Is mycorrhizal inoculant necessary in our garden soil?

I love going to Garden Writers meetings, I get to see other garden writers, editors and photographers, listen to the latest and greatest in the garden writer’s world. I am, however, ambivalent about receiving goodie bags filled with garden product. The organizers of the GWA meeting emphasized that in exchange for getting these “gifts,” we are obligated to write about them. Some of these products are great, but others…not so much.

Make Tree & Shrub mycorrhizal inoculant

Mycorrhizal inoculants

I focus my attention on soil-related product (of course!). One of the products being pushed aggressively this year is mycorrhizal inoculant. I received a tub of Myke Tree & Shrub growth supplement as well as a book explaining how mycorrhiza work and their use in horticulture.

Myke Tree & Shrub and Mycorrhizal book

I’m not surprised. Although mycorrhizae studies have verified the beneficial affects, the use of mycorrhizal inoculant in the landscape has not fared so well.

 

Beneficial effects of mycorrhiza/plant association

Nutrient and water exchange between plants and fungi

Increases soil aggregates (a good thing, it improves soil structure)

Enhances organic matter decomposition

Acidifies root zone (which facilitates uptake of nutrients)

 

Use of mycorrhizal inoculant in the urban landscape

After reviewing the latest scientific research on the use mycorrhizal inoculant in urban landscapes Dr. Linda Chalker-Scott concluded that

 

“…applying commercial mycorrhizal amendments is generally ineffective and unnecessary, give the widespread presence of indigenous inoculum.”

 

In other words, your soil already has mycorrhizae. Why waste your money and time adding something that is already there?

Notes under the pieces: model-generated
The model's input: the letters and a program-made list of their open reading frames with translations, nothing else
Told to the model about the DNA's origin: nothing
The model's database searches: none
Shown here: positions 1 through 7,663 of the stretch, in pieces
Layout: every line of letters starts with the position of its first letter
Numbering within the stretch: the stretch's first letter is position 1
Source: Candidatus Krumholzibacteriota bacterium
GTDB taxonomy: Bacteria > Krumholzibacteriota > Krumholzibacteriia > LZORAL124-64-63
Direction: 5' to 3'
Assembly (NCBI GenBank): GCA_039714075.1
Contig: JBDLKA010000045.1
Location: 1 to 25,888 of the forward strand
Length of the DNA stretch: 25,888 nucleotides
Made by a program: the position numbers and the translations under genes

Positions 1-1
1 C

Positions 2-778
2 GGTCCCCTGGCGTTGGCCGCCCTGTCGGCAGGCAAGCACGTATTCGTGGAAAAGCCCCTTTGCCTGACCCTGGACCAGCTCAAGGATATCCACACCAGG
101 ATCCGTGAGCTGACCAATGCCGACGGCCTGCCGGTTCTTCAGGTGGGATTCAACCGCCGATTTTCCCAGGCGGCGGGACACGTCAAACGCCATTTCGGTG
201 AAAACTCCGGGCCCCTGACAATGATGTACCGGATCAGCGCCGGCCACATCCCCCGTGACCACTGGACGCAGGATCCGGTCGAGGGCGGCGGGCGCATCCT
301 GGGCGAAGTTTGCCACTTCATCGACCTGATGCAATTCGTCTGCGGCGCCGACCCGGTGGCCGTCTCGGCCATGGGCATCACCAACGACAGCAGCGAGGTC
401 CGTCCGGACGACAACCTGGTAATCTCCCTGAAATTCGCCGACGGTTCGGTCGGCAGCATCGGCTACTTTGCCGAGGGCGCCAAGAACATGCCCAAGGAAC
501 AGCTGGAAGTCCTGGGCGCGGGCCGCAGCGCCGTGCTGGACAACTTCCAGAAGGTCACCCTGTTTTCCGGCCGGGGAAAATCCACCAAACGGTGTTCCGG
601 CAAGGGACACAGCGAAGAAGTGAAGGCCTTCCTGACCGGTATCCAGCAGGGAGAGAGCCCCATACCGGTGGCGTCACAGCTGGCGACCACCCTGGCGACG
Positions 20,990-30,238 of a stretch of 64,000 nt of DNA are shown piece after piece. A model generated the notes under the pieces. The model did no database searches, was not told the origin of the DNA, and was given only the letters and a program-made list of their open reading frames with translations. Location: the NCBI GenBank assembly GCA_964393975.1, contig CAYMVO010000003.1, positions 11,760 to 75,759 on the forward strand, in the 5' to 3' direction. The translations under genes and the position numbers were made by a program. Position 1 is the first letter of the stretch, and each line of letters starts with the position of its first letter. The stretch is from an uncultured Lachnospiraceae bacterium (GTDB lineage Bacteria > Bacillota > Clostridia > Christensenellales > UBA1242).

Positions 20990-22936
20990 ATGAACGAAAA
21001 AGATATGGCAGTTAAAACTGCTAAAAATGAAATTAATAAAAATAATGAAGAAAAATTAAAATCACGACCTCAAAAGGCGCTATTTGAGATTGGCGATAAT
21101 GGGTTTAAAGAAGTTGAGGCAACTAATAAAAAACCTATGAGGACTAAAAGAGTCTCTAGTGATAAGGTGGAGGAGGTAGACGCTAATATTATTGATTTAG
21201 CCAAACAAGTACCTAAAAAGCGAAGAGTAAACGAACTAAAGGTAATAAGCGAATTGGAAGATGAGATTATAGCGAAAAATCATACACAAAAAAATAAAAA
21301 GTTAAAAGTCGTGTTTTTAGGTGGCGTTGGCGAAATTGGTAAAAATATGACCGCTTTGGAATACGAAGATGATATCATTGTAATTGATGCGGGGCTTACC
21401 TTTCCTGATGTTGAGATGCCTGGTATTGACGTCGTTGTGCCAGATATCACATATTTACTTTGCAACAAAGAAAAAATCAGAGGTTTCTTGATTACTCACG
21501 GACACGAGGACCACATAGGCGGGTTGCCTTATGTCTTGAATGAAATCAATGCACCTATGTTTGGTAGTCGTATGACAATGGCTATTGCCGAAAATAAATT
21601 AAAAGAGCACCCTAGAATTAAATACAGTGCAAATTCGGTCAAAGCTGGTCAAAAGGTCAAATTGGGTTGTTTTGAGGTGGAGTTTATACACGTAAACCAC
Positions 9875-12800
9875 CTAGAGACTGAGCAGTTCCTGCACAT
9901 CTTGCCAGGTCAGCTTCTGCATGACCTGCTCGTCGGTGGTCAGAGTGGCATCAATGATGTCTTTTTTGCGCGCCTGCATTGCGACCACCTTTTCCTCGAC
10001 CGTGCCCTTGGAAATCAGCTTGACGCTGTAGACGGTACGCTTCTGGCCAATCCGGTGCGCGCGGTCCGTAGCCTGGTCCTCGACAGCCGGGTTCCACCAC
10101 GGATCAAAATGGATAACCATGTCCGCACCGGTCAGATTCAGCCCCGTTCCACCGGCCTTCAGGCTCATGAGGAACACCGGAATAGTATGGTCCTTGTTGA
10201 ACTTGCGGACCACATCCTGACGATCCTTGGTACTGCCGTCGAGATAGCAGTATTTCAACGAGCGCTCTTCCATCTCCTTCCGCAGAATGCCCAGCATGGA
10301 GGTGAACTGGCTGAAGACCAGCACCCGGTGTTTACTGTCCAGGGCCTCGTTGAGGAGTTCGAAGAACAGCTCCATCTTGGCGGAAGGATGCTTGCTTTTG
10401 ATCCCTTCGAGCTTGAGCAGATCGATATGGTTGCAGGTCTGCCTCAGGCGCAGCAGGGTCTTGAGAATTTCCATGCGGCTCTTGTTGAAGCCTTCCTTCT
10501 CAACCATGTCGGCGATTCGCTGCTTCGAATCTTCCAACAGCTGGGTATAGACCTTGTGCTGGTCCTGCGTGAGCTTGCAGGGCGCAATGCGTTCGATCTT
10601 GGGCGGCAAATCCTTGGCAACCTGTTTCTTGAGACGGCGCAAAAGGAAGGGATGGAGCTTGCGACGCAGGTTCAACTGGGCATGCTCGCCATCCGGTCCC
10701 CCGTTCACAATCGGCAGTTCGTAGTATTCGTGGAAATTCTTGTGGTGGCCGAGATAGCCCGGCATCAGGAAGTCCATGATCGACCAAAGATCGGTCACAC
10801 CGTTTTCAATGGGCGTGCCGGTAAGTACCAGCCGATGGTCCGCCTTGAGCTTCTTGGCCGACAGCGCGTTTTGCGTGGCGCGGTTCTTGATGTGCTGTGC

Dr Chalker-Scott also noted that generally “plant species inoculated with commercial products and installed into the landscape are equal in performance to uninoculated controls (which quickly became colonized with native fungi).”

 

It all fairness, adding mycorrhizae inoculant to sterilized potting soil is effective, as long as the containers are not overwatered and overfertilized.

 

The argument has come up some soils don’t have mycorrhizae, and the addition of mycorrhizae could help. But if the soil is impaired to the point that indigenous mycorrhizae won’t survive, mycorrhizal amendments alone won’t help.

 

So how do we keep the mycorrhizae in our soil happy?

Stop using soluble phosphate fertilizer (it stops mycorrhizal development on plant roots)

Avoid overwatering and overfertilization (increases the chances of roots being infected by these beneficial fungi)

Reduce pesticide use

Stop tilling

Increase the diversity of trees, shrubs, ground covers and perennials in our gardens

Add organic matter (it simulates the growth of native mycorrhizal populations)

References

Chalker-Scott, Linda. Mycorrhizae. What the heck are they anyway?

Soil Health website. Mycorrhizal associations

For the visual learners

Society for General Microbiology. The New Green Revolution: Arbuscular mycorrhizas


Written by Cristina da Silva
Thursday, April 23, 2015 in Book & Product Reviews

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